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SLO County to receive $17.5 million for tenant and landlord financial aid 

Starting in March, local tenants and landlords will be able to apply for financial assistance to cover unpaid back rent under a new state program that's allocating millions of dollars to San Luis Obispo County.

The California Rental Assistance Program—which will launch thanks to new state legislation, Senate Bill 91—is designed for low-income tenants who have accumulated back rent due to COVID-19 economic impacts.

Landlords will also be eligible for aid to cover 80 percent of uncollected rent from qualified tenants between April 2020 and March 2021. But under the program, which is voluntary, landlords must agree to waive the remaining 20 percent of owed rent.

SLO County is currently working through the logistics of the program and its rollout, 2nd District Supervisor Bruce Gibson told New Times. The Board of Supervisors will meet in March to take formal action on its funds—which were allocated from $2.6 billion of federal aid.

"It looks to be over $17 million, which is tremendous," Gibson said. "This is an important piece of preventing homelessness. Significantly, it can help with other expenses such as utilities."

click to enlarge EVICTION PREVENTION A new state program is set to make more than $17 million in rent assistance available to SLO County tenants and landlords in March. - FILE PHOTO
  • File Photo
  • EVICTION PREVENTION A new state program is set to make more than $17 million in rent assistance available to SLO County tenants and landlords in March.

The aid specifically prioritizes tenants earning 80 percent of the median income or less. SB 91 also extends statewide eviction protections through June 30. Tenants will still owe at least 25 percent of their monthly rent to avoid eviction.

Counties receiving the rent relief funds can choose to administer them in-house or let the state do it. Gibson said the current direction at SLO County is to defer to the state for administration.

"We could've administered all these funds locally, but that would've meant standing up a whole new program and department," Gibson said. "As we talked with our nonprofit partners, we had a certain amount of concern that that would be too much of a challenge and actually get in the way of getting [funds] out to people."

One key responsibility of the county will be to steer a public information campaign about the available funds. That's a piece that Dona Hare Price, founder of the Rent and Mortgage Relief SLO Coalition, a local grassroots group, knows will be critical.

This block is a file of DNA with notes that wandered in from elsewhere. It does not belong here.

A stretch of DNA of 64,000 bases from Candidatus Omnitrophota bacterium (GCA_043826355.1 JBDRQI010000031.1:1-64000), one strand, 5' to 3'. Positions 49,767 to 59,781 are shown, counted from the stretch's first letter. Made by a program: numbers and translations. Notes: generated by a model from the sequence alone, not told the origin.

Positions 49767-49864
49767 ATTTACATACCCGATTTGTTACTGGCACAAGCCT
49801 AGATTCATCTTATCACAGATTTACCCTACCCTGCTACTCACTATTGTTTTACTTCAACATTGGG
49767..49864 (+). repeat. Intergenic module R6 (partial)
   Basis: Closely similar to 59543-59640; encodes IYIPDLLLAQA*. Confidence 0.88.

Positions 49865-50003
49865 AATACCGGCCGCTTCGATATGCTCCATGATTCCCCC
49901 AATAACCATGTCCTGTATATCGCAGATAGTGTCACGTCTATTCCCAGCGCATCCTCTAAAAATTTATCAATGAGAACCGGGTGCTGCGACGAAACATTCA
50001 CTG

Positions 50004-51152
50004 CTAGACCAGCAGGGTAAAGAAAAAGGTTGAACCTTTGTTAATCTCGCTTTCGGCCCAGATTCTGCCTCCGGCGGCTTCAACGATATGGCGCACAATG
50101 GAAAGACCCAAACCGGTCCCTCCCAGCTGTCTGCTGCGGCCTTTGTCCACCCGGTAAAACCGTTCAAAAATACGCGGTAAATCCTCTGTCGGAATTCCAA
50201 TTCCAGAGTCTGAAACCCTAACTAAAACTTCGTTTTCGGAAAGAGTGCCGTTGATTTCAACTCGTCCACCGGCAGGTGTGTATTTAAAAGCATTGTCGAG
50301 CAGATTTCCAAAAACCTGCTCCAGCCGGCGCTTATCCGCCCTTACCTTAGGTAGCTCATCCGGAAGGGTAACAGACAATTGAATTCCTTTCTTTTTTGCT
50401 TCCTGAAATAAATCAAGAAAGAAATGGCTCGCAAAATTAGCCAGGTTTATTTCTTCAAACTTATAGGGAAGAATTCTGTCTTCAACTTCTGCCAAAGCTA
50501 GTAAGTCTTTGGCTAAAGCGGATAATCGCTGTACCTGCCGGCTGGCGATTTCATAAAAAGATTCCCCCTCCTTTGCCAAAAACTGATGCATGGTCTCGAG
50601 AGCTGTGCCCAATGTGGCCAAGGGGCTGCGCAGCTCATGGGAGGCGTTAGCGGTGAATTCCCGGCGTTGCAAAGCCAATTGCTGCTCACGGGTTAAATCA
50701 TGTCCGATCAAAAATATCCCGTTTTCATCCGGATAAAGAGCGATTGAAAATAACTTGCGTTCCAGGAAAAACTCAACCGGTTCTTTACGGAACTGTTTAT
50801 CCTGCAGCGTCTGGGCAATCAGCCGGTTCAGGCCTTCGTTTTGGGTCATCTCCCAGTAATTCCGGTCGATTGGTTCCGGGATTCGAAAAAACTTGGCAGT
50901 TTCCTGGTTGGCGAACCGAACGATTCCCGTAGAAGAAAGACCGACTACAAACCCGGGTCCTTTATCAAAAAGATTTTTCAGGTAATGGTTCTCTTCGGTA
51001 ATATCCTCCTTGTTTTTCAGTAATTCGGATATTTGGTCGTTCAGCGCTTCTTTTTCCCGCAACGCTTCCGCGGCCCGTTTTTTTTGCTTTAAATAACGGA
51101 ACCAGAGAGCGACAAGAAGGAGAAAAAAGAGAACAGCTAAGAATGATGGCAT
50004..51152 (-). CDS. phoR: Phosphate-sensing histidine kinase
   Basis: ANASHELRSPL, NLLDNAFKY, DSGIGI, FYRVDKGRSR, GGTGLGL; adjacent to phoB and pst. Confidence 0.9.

"I want to ensure it's done judiciously and thoughtfully so that we look at getting the word out to the people who need this the most," said Hare Price, a SLO city resident. "Service providers such as schools, ... grassroot organizations who know people, who have relationships, they need to be included in the process. They have the bandwidth to knock on doors or talk to people."

Hare Price formed the Rent and Mortgage Relief SLO Coalition shortly after the pandemic hit, when it became clear how COVID-19 would disproportionately impact low-wage workers. Ever since, she's collaborated with local and statewide groups to help lobby for rent relief.

"This started a year ago, and it was really a result of seeing that people couldn't pay rent," she said. "What struck me is that the people who are going to have rent debt are those service workers—essential workers—where rent takes two-thirds of their paycheck."

While many tenant advocacy groups applaud SB 91's goal of providing direct relief to struggling renters, Hare Price said they also have concerns.

The law does not require landlords to participate in the program—meaning landlords could decide to go after 100 percent of tenant back rent if they wanted to—and the system's complexity could put up barriers to entry, leading to inequities in how the money is distributed.

"The biggest concern is that corporate landlords are going to take the funds and choose [whether] they want [the aid] for one person and not another person," she said. "We're extremely worried about discriminatory practices."

That's why a robust, inclusive communication strategy is important so that everybody has a fair shot to apply and receive aid, she said. Overall, Hare Price is optimistic that the program can help simplify the process of resolving owed rent between tenants and landlords.

"It's really, really confusing where to get resources in our county right now," she said. "SB 91 could be amazing."

In addition to the $17.5 million for rent relief, SLO County is also getting new rounds of state and federal funding to fight homelessness.

On Feb. 9, the SLO County Board of Supervisors approved allocating $5 million in aid to seven nonprofits serving the houseless community, including $2.7 million to the county's three shelters run by 5 Cities Homeless Coalition, CAPSLO, and the El Camino Homeless Organization.

The board is slated to allocate another $8 million in March to assist with homelessness prevention. Δ

Reach Assistant Editor Peter Johnson at pjohnson@newtimesslo.com.

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